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posted by janrinok on Sunday December 11 2022, @10:34PM   Printer-friendly
from the not-blizzard-anymore dept.

The Federal Trade Commission has announced that it intends to sue to block Microsoft from acquiring Activision. Regulators are making the argument that Microsoft is doing this to use its control of game catalogs to make more and more games exclusive to the XBox in an effort to gain market share from its competitors, which is a violation of anti-trust law.

In a complaint issued today, the FTC pointed to Microsoft's record of acquiring and using valuable gaming content to suppress competition from rival consoles, including its acquisition of ZeniMax, parent company of Bethesda Softworks (a well-known game developer). Microsoft decided to make several of Bethesda's titles including Starfield and Redfall Microsoft exclusives despite assurances it had given to European antitrust authorities that it had no incentive to withhold games from rival consoles.

"Microsoft has already shown that it can and will withhold content from its gaming rivals," said Holly Vedova, Director of the FTC's Bureau of Competition. "Today we seek to stop Microsoft from gaining control over a leading independent game studio and using it to harm competition in multiple dynamic and fast-growing gaming markets."

Microsoft's Xbox Series S and Series X are one of only two types of high performance video game consoles. Importantly, Microsoft also offers a leading video game content subscription service called Xbox Game Pass, as well as a cutting-edge cloud-based video game streaming service, according to the complaint.

Activision is one of only a very small number of top video game developers in the world that create and publish high-quality video games for multiple devices, including video game consoles, PCs, and mobile devices. It produces some of the most iconic and popular video game titles, including Call of Duty, World of Warcraft, Diablo, and Overwatch, and has millions of monthly active users around the world, according to the FTC's complaint. Activision currently has a strategy of offering its games on many devices regardless of producer.

But that could change if the deal is allowed to proceed. With control over Activision's blockbuster franchises, Microsoft would have both the means and motive to harm competition by manipulating Activision's pricing, degrading Activision's game quality or player experience on rival consoles and gaming services, changing the terms and timing of access to Activision's content, or withholding content from competitors entirely, resulting in harm to consumers.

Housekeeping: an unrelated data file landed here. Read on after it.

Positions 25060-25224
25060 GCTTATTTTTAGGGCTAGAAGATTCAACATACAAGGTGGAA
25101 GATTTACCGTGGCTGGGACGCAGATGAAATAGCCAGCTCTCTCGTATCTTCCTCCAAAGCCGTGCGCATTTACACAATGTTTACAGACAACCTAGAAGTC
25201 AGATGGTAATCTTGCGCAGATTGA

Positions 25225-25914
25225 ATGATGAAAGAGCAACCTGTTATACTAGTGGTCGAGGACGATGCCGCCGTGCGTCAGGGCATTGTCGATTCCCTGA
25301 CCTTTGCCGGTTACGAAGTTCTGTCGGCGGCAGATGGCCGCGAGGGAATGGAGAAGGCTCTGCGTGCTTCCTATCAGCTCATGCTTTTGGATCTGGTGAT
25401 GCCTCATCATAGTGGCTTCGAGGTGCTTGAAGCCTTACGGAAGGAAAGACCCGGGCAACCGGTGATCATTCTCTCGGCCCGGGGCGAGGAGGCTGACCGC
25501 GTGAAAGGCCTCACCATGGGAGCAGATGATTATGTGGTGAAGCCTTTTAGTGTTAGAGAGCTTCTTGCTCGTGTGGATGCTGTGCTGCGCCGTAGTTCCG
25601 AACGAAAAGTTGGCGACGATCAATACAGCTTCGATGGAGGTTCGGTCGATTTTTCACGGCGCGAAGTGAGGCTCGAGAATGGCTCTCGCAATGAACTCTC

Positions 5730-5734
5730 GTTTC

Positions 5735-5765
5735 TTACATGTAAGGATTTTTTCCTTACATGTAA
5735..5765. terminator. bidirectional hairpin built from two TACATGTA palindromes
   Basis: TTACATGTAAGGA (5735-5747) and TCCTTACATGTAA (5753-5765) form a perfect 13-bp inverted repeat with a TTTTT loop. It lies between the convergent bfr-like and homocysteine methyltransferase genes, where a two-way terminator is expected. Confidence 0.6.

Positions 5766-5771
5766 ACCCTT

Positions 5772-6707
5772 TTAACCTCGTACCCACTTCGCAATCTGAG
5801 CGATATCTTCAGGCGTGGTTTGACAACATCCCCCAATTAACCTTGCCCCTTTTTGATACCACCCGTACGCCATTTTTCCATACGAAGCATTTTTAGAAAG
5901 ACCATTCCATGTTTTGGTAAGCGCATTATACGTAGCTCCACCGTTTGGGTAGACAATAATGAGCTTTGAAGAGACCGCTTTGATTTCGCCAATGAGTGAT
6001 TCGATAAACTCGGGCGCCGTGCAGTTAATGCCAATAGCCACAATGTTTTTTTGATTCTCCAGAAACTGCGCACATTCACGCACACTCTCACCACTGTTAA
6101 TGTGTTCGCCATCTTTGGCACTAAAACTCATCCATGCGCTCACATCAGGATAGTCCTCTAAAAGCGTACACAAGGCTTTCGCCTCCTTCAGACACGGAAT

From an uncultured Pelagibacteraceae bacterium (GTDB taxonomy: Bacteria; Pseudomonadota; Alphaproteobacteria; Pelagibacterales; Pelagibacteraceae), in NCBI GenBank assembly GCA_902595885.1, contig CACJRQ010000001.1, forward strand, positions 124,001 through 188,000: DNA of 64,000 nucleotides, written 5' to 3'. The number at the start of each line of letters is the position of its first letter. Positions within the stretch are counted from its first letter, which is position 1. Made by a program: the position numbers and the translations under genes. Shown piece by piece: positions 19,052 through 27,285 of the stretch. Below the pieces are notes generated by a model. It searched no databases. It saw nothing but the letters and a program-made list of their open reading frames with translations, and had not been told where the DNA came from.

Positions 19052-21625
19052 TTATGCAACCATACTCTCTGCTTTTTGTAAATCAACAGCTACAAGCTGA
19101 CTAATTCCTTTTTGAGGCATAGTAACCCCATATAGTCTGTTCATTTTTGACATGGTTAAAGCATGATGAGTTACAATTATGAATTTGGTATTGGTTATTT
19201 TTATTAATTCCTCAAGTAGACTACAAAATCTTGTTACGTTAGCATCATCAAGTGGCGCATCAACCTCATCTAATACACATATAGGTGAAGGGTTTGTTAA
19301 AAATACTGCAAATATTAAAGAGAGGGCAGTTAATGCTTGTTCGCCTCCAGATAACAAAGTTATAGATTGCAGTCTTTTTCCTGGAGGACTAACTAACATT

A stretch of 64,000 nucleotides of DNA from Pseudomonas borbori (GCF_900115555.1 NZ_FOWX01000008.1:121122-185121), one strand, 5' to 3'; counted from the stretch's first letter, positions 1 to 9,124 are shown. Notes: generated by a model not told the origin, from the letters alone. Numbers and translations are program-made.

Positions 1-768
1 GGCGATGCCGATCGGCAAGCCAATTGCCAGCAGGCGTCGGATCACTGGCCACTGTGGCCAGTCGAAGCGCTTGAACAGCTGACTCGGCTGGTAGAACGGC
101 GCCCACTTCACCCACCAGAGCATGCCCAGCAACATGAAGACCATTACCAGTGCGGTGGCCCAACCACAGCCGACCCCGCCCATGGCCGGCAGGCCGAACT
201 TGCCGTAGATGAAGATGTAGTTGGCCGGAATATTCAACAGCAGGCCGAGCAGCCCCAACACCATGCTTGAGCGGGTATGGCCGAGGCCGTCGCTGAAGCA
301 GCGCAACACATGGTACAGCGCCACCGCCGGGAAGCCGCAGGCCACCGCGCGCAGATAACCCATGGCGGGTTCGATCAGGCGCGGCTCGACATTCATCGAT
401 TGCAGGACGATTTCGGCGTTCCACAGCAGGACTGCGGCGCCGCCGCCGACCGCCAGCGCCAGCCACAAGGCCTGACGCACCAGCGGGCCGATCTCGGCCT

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UK Government Blocks Microsoft's Proposed Activision Purchase 12 comments

UK government blocks Microsoft's proposed Activision purchase

In its long-awaited final report, the United Kingdom's Competition and Markets Authority said that Microsoft's proposed $69 billion acquisition of Activision would "result in a substantial lessening of competition" (SLC) in the supply of cloud-gaming services in the UK. As such, the regulator said that "the only effective remedy to this SLC and its adverse consequences is to prohibit the Merger."

The final report cites Microsoft's "strong position" in the cloud-gaming sector, where the company has an estimated 60 to 70 percent market share that makes it "already much stronger than its rivals." After purchasing Activision, the CMA says Microsoft "would find it commercially beneficial to make Activision's titles exclusive to its own cloud gaming service."

Microsoft has in recent months signed deals with Nvidia and smaller cloud-gaming providers in an attempt to "mak[e] even more clear to regulators that our acquisition of Activision Blizzard will make Call of Duty available on far more devices than before," as Microsoft Vice Chair and President Brad Smith said in a statement last month. But the CMA said these kinds of cloud-gaming deals—which Microsoft submitted to the CMA as a proposed remedy for any anticompetitive effects of the merger—were "limited to cloud gaming providers with specific business models" and thus not sufficient to address the regulator's concerns.